• emphasising the communication and co-ordination advantages of duty holders working in
integrated teams; and
• simplifying the way duty holders assess competence.
4. In seeking to achieve the above objectives, account has been taken throughout development of the
proposals of the differing needs and experience levels of all those involved in the construction
industry. The regulatory package as a whole has been designed to reduce the overall burden of
bureaucracy. The intention is that, ultimately, compliance will not only increase (because people
find it easier to understand what they (and others) need to do) – but also that this will be achieved
with more focus and less wasted effort – resulting in business, as well as health and safety,
benefits.
5. The main changes which have been incorporated into the revised Regulations and ACoP are:
• an enhanced duty on clients to better reflect the influence which client’s have on health
and safety standards on sites.
• the removal of the facility for the client to transfer their criminal liabilities under CDM 94 to
a ‘client’s agent;’;
• a new duty holder (the co-ordinator) to replace the existing planning supervisor. Their
key new role will be to assist the client in meeting their duties under the Regulations. co-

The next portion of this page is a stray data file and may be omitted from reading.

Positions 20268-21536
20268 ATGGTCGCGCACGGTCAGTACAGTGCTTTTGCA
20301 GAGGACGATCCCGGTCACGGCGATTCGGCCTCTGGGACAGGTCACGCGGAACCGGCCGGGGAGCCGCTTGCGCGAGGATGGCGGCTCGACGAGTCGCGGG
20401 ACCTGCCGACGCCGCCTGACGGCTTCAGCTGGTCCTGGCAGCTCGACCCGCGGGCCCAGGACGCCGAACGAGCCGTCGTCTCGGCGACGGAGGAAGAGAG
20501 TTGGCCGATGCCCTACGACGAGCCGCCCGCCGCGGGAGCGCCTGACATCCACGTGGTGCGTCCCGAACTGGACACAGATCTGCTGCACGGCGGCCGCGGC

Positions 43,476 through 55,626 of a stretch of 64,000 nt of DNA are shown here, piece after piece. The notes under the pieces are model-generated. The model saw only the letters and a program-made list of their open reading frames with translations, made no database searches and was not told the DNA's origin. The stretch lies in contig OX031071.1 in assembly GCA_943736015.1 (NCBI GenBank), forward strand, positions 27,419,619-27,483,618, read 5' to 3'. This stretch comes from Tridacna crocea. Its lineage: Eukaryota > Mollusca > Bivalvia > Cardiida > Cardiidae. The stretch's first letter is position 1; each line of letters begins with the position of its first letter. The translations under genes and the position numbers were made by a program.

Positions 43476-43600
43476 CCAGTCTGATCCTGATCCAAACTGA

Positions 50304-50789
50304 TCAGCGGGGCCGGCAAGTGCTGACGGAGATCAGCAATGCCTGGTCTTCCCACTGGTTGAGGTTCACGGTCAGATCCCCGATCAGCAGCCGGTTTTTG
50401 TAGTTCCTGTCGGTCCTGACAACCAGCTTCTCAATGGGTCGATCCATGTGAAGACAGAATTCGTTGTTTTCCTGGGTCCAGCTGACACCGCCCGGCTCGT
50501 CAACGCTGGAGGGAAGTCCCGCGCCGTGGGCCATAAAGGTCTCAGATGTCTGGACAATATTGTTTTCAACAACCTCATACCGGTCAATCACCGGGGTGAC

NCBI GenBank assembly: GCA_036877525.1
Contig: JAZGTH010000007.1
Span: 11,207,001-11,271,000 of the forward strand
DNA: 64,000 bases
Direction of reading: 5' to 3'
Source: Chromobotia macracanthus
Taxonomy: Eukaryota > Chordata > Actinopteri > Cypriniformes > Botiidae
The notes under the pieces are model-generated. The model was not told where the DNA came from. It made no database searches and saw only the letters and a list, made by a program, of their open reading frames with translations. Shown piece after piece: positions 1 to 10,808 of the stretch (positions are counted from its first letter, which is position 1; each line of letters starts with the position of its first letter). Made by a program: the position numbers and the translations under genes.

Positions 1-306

ordinators also retain the existing main duties of Planning Supervisors carried over from
the CDM 94 Regulations, and
• much improved guidance for those who must assess competence of
persons/organisations before appointing them.
6. The enhanced client duties are the key policy innovation of the revised Regulations. They make
existing duties in the Health and Safety at Work etc. Act 1974 (HSWA) and the Management of
Health and Safety at Work Regulations 1999 (MHSWR) more explicit, and place a duty on the client
to take reasonable steps to ensure that there are, and continue to be, suitable management
arrangements to ensure health, safety and welfare on site, and that the design of any structure
intended for use as a workplace complies with the Workplace (Health, Safety and Welfare)
Regulations.